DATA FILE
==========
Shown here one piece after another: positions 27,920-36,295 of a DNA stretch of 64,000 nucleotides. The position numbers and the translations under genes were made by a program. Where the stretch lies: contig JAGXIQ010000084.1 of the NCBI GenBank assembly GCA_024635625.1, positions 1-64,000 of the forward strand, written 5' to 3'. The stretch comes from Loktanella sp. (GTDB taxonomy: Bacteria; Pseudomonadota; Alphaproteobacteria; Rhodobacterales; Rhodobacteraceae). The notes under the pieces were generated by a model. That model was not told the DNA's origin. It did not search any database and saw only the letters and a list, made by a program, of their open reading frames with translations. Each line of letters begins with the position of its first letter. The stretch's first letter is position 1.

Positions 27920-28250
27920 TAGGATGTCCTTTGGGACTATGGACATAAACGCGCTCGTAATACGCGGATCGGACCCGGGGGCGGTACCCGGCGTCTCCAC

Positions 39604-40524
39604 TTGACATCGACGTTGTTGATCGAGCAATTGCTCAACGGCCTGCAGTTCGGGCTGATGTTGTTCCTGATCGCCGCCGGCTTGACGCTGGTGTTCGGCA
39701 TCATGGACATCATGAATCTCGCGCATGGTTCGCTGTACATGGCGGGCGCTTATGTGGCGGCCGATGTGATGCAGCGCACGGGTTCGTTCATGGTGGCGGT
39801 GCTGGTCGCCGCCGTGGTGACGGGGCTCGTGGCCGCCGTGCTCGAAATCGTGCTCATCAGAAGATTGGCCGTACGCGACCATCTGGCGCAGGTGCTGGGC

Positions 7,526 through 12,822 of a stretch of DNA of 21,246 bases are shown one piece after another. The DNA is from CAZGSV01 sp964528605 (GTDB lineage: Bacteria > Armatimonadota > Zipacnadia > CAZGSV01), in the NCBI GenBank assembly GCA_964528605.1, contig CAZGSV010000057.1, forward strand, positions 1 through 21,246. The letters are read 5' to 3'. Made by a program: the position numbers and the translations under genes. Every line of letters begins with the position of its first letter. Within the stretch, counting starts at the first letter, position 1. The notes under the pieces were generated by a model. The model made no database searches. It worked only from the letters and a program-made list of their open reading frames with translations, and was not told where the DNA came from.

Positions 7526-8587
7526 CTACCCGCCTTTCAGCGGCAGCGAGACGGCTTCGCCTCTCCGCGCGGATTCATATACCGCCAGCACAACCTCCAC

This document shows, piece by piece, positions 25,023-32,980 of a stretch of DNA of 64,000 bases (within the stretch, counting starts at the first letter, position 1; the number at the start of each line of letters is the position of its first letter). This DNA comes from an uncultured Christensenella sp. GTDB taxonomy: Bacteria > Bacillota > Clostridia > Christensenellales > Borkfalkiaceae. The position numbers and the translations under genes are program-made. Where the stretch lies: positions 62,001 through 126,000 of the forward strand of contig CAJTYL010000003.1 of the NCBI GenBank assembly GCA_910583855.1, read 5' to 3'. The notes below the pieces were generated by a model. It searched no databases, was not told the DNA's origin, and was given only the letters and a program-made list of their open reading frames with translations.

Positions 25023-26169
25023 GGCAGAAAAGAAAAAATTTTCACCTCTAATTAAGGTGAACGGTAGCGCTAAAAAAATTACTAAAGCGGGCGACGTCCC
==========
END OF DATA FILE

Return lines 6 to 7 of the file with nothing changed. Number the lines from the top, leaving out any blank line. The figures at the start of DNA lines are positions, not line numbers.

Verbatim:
39701 TCATGGACATCATGAATCTCGCGCATGGTTCGCTGTACATGGCGGGCGCTTATGTGGCGGCCGATGTGATGCAGCGCACGGGTTCGTTCATGGTGGCGGT
39801 GCTGGTCGCCGCCGTGGTGACGGGGCTCGTGGCCGCCGTGCTCGAAATCGTGCTCATCAGAAGATTGGCCGTACGCGACCATCTGGCGCAGGTGCTGGGC